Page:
In honour of National Indigenous Peoples Day on June 21, I want to highlight an important piece of work that I think every Canadian should read, Honouring the Truth, Reconciling for the Future (2015)[i] by the Truth and Reconciliation Commission of Canada.
Before reading this Report, I vaguely understood the atrocities committed by our Colonial Government against the Indigenous peoples of Canada. I knew an immense wrong had been committed but I wasn’t aware of the trauma that has been passed down generations or the systemic racism that persists today as a result of the residential school system.
These perspectives were largely absent from my public-school curriculum, and I can only imagine many of you are in the same boat. So, this article will outline the report’s contents and why you should read it.
What’s in the Report?
I’ll admit, the Report is long, 536 pages to be exact. But it covers a part of Canada’s history that has largely been absent from public school curricula. It recalls experiences from over 6,000 living residential school survivors or their family members and makes 94 Calls to Action (specific actions governments, the church, and individuals should take to reconcile the past).
Reconciliation is described as “an ongoing individual and collective process and will require commitment from all those affected including First Nations, Inuit, Metis, former Indian Residential School students, their families, communities, religious entities, former school employees, government and the people of Canada. Reconciliation may occur between any of the above groups”.
I don’t expect everyone to read every page of the report, but I hope that after reading this article most of you will agree that a wrong has been done and begin to reflect on how to address the Calls to Action.[ii]
#44. We call upon the Government of Canada to develop a national action plan, strategies, and other concrete measures to achieve the goals of the United Nations Declaration on the Rights of Indigenous Peoples.
#58. We call upon the Pope to issue an apology to Survivors, their families, and communities for the Roman Catholic Church’s role in the spiritual, cultural, emotional, physical, and sexual abuse of First Nations, Inuit, and Métis children in Catholic-run residential schools. We call for that apology to be similar to the 2010 apology issued to Irish victims of abuse and to occur within one year of the issuing of this Report and to be delivered by the Pope in Canada. (Which was not done)
Lasting Trauma: The Residential School System
Residential schools were designed to eliminate Indigenous people as distinct groups and to integrate them into colonial culture. The Report includes public statements from residential school survivors and relatives speaking on their behalf reflecting on their experiences of fear and abuse.
The last residential school closed in the late 1990s, within many of our lifetimes. So, it should not be surprising that the trauma from these schools continues to affect the mental, financial, and spiritual well-being of these individuals and their families.
[i] Honouring the Truth, Reconciling for the Future: http://www.trc.ca/assets/pdf/Honouring_the_Truth_Reconciling_for_the_Future_July_23_2015.pdf
[ii] Truth and Reconciliation Commission of Canada: Calls to Action: http://trc.ca/assets/pdf/Calls_to_Action_English2.pdf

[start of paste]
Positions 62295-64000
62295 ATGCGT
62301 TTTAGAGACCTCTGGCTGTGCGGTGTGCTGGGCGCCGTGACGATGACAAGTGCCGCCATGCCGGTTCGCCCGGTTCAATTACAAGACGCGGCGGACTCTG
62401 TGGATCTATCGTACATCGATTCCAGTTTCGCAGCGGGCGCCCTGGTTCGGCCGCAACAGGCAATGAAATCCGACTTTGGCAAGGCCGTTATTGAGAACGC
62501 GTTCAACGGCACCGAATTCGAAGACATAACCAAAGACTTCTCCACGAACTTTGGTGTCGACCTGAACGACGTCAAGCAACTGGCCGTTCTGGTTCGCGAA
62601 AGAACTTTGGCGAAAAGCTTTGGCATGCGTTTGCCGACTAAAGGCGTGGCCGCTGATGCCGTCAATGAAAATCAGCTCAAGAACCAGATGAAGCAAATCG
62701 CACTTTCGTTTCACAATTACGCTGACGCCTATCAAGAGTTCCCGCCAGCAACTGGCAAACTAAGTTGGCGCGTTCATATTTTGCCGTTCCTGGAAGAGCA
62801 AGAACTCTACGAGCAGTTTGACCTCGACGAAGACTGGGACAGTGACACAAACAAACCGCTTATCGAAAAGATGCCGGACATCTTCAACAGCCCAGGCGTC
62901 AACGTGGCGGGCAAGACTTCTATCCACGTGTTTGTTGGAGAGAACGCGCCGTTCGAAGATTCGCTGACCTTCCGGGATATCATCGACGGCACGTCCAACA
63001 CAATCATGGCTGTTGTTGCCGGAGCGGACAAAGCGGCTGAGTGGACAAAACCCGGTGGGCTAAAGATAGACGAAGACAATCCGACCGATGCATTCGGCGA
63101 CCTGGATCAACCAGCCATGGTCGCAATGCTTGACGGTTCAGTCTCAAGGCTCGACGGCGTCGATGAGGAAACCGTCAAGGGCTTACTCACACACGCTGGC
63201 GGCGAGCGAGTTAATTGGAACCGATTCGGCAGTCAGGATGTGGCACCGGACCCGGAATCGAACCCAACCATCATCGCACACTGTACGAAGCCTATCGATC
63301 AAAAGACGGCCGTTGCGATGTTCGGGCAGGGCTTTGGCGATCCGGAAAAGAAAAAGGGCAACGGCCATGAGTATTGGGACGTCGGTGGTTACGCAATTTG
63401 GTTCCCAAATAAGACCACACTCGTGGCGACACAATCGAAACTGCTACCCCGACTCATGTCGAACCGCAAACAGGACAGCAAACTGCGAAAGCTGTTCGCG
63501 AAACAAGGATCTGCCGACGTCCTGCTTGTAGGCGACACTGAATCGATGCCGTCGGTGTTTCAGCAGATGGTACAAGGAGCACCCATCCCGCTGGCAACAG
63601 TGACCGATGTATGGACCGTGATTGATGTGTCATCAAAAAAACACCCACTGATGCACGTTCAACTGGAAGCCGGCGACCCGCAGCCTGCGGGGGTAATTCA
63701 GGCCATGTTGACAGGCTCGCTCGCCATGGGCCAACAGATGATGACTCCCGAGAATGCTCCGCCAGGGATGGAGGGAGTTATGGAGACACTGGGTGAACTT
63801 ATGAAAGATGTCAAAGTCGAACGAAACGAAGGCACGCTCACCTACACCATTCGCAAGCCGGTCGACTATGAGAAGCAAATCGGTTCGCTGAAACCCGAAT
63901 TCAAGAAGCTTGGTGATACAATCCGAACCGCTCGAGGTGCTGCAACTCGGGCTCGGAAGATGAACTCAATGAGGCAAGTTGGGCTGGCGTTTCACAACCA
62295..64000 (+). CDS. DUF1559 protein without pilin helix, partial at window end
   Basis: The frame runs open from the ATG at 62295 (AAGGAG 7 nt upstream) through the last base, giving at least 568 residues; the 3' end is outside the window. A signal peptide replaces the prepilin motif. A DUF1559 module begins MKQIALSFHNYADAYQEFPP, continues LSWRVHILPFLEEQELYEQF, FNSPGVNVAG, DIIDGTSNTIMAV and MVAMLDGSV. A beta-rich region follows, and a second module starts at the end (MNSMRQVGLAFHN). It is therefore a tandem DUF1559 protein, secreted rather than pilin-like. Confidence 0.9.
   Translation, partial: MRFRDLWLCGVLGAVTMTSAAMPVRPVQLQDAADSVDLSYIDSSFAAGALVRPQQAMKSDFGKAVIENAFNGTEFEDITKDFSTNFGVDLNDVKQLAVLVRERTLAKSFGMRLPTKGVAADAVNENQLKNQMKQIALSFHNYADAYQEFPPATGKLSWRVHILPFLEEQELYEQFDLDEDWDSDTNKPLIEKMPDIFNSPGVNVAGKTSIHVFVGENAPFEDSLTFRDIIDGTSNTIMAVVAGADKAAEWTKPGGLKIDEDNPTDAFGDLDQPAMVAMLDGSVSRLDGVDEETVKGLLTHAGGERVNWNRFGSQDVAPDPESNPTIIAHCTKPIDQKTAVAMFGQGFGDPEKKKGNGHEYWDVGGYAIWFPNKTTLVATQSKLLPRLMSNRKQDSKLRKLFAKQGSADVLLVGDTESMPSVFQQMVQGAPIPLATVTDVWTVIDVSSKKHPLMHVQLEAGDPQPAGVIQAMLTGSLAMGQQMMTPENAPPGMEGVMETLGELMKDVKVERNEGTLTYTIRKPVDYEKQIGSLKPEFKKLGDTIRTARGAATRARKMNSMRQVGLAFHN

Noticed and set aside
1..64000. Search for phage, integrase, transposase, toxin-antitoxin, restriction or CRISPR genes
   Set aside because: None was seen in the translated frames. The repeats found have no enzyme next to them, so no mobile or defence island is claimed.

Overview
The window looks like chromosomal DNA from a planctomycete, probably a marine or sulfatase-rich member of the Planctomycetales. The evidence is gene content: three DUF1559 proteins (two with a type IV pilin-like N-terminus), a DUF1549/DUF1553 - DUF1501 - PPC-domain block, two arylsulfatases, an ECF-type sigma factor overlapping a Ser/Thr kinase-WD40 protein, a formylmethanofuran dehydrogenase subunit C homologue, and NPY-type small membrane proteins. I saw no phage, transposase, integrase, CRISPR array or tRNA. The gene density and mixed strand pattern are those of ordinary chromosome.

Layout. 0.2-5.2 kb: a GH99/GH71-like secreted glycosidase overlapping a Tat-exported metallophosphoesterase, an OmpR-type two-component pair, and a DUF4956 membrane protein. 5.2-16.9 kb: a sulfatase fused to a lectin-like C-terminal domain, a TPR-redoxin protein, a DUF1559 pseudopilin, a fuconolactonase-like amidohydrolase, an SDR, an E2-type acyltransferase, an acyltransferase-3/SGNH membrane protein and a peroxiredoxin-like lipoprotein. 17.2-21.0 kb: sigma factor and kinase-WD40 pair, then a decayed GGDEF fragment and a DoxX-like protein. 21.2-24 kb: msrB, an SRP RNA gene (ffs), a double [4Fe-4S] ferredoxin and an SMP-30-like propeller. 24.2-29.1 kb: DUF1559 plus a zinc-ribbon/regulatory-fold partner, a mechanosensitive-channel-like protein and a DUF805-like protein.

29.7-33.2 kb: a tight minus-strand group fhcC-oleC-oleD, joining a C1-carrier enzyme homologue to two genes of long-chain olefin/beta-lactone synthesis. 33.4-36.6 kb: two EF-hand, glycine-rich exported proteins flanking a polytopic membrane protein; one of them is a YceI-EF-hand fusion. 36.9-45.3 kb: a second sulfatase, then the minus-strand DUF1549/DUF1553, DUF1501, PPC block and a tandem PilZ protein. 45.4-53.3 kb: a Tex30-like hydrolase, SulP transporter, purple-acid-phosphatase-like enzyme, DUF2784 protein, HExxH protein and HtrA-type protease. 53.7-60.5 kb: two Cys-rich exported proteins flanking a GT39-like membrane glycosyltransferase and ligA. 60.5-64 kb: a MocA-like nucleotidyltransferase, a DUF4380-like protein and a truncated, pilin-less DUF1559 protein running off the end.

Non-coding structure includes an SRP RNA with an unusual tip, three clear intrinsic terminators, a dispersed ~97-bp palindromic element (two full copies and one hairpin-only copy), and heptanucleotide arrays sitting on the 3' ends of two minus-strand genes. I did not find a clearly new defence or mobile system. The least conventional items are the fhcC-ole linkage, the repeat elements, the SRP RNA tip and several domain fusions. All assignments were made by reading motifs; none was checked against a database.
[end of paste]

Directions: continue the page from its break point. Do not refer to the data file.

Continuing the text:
What does it Mean?
Sustainable development refers to growth “that meets the needs of the present generation without compromising the ability of future generations to meet their own needs”.[i] This is an important way of thinking about sustainable development because it places human well-being at its very centre. Yes, it implies a limit on consumption, but one that is imposed by nature’s ability to absorb and recuperate from human activities such as carbon emissions and industrial agriculture.
The concept of sustainable development does not solely focus on saving trees and reducing our carbon footprint to avoid the apocalyptic affects of climate change in the future (some of which is already being felt). It also gives equal importance to the impacts on current human well-being and the well-being of future generations.
An Inter-disciplinary Perspective
The best way to demonstrate the many, yet overlapping issues related to sustainable development is through the Sustainable Development Goals (SDGs). Created in 2015, the SDGs urge developing and developed countries to address issues such as ending poverty, hunger and social inequalities, protecting and restoring natural landscapes, oceans and wildlife populations, and creating communities that can withstand impacts of climate change, reduce consumption and provide decent work for all by 2030.
Ambition is Necessary
This may seem like a lot to accomplish in 15 years, but if you consider a broad lens on some of these issues you will start to see some overlap. Ending hunger, for example, can be addressed while simultaneously tackling poverty, health, inequality, clean water, decent work, and several other goals. Similarly, the issue of eliminating single-use plastics can address goals related to health, inequalities, clean water, sustainable cities, reduced consumption, protecting our oceans and landscapes, and climate action. Yes, there is a lot to cover but the SDGs do not compartmentalize such issues, rather they integrate solutions for a broader impact.
What can You Do?
Now, on a personal note, think about what goals you identify most with. I then challenge you to think more broadly and look for ways that issue relates to other goals.
For more information on the SDGs and what each goal entails, visit the SDG website, click on whichever goal interests you, and review the targets associated with it. What are ways that you can help achieve that goal in your community?
[i] Report of the World Commission on Environment and Development: Our Common Future (1987).